The two forces are an action/reaction pair, opposite in direction but equal in magnitude
Charges 1 and 2 exert repulsive forces on each other q1=4q2. Which statement is true? Explain
A. F1on2>F2on1
B. F1on2=F2on1
C. F1on2
-electrostatics
-positive charge exerts on nearby negative charge
Coulomb’s law is the basic law of_. We can use Coulomb’s law to calculate the force a_
-Coulomb’s law tells us how to calculate the magnitude and direction of the force, but it doesn’t tell us how the force is transmitted through empty space from one charge to the other
-To answer this question, we will introduce the field model (introduced by Michael Faraday)
How does the negative charge “know”that the positive charge is there? Include the name of the law that can explain this
-the grass seeds line up to form a regular pattern
-the pattern suggests that some kind of electric influence from the charges fills the space around the charges
-This alteration of the space around the charges could be the mechanism by which the long-range Coulomb’s law force is exerted
-This is the essence of the field model
When charged spheres, one positive and one negative, touch the surface of the oil with tiny grass seeds floating on it, what happens? what this suggest? This is the essence of _
-In the field model, it is the alteration of space around charge A that is the agent that exerts a force on charge B
-This alteration of space is what we call a field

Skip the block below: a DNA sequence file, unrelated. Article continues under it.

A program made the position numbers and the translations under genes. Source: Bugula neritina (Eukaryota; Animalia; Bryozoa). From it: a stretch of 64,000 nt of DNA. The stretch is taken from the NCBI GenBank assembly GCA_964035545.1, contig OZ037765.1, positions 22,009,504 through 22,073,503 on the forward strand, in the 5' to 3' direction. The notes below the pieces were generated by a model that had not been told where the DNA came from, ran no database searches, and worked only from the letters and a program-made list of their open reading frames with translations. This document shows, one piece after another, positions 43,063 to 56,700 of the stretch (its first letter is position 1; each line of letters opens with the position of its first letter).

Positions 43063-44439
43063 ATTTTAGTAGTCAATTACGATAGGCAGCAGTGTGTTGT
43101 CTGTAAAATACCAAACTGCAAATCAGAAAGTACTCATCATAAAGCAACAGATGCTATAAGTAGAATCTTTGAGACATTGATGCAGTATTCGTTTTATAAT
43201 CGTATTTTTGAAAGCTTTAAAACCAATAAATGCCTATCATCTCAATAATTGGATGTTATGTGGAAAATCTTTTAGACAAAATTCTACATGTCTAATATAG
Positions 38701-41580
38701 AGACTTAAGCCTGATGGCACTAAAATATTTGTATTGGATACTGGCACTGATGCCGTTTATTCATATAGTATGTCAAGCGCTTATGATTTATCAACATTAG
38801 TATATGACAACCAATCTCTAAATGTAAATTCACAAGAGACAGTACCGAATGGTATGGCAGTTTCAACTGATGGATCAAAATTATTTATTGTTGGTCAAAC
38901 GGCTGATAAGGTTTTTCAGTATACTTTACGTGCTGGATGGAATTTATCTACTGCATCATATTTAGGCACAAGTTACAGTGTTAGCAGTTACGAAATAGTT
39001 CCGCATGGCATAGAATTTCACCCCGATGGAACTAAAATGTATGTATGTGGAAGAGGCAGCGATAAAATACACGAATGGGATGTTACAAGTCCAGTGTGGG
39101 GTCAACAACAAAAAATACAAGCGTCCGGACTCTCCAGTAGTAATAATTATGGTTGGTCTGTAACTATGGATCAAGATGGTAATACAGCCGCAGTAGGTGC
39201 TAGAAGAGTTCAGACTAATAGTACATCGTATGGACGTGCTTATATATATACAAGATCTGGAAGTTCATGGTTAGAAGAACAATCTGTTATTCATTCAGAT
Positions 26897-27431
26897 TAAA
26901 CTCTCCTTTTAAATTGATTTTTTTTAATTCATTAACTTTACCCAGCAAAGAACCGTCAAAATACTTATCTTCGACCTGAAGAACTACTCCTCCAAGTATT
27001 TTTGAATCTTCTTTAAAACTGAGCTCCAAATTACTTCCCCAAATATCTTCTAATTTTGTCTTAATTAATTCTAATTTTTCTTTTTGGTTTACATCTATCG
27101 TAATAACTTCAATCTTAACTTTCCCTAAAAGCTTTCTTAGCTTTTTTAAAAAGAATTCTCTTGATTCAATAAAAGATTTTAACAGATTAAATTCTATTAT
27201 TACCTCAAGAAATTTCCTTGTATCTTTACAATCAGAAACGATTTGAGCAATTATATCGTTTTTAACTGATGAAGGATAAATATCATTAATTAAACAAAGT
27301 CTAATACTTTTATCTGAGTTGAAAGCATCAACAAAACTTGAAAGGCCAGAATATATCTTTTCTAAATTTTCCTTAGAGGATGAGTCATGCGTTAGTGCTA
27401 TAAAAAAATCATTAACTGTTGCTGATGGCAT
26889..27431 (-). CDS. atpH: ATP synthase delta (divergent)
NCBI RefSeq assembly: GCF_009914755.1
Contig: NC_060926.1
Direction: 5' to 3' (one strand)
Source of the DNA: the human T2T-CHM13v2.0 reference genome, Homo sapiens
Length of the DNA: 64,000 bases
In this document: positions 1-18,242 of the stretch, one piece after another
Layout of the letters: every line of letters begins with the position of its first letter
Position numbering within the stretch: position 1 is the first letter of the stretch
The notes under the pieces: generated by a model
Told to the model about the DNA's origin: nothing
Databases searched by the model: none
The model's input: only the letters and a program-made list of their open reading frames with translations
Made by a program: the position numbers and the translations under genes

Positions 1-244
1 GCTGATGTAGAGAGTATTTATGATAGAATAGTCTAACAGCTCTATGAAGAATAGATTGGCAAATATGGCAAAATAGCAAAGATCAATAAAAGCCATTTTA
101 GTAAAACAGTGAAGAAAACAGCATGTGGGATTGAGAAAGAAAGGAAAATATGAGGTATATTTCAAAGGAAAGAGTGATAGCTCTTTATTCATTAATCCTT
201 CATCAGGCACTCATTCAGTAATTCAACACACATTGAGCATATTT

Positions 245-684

-The charge makes an alteration everywhere in space. Other charges then respond to the alteration at their position
describe the field model (use example of having an attractive force between positive charge A and a negative charge B)
-Consider having an interaction between a positive charge A and a negative charge B
-Force model: A exerts a force directly on B
-Field model: A alters the space around it. Particle B then responds to the altered space. The altered space is the agent that exerts the force on B
Describe how the force model is different from the field model (use particle A and B as example)
-part of field model
-alteration of space around a charged particle
field (part of which model, definition)
-electric field
-gravitational field
-the magnetic field
The space around a charge is altered to create the _. The alteration of the space around a mass is called the_. The alteration of space around a magnet is called_
the electric field model
what is another name for the field model?
-for visualizing and calculating forces for complex arrangements of charges
-When we begin to study fields that change with time, we will find phenomena that can be understood only in terms of fields
the field model is used for_(2)
the field model
the investigation of electric fields is done by using_
-It describes how charges interact:
1. A group of charges, which we will call the “source charges”, alter the space around them by creating an electric field E (with arrow above E).
2. If another charge is then placed in this electric field, it experiences a force F(with arrow above F) exerted by the field
describe the postulates of field model (2)
Suppose charge q experiences an electric force Fonq due to other charges:
-The strength and direction of this force vary as q is moved from point to point in space.
-This suggests that “something” is present at each point in space to cause the force that charge q experiences.
Suppose charge q experiences an electric force Fonq due to other charges. how is the strength and direction of the force? what this suggest?
E at (x,y,z)=(Fonq at (x,y,z))/q
the electric field at the point (x, y, z) is defined as_(formula)
the force-to-charge ratio
the definition of electric field is_
Newstons per coulomb N/C
what are the units of electric field?
the magnitude of E of the electric field
electric field strength
probe to determine if an electric field is present at a certain point
you can think of using charge q as a _to determine_
If charge q experiences an electric force at a point in space, then there is an electric field at that point causing the force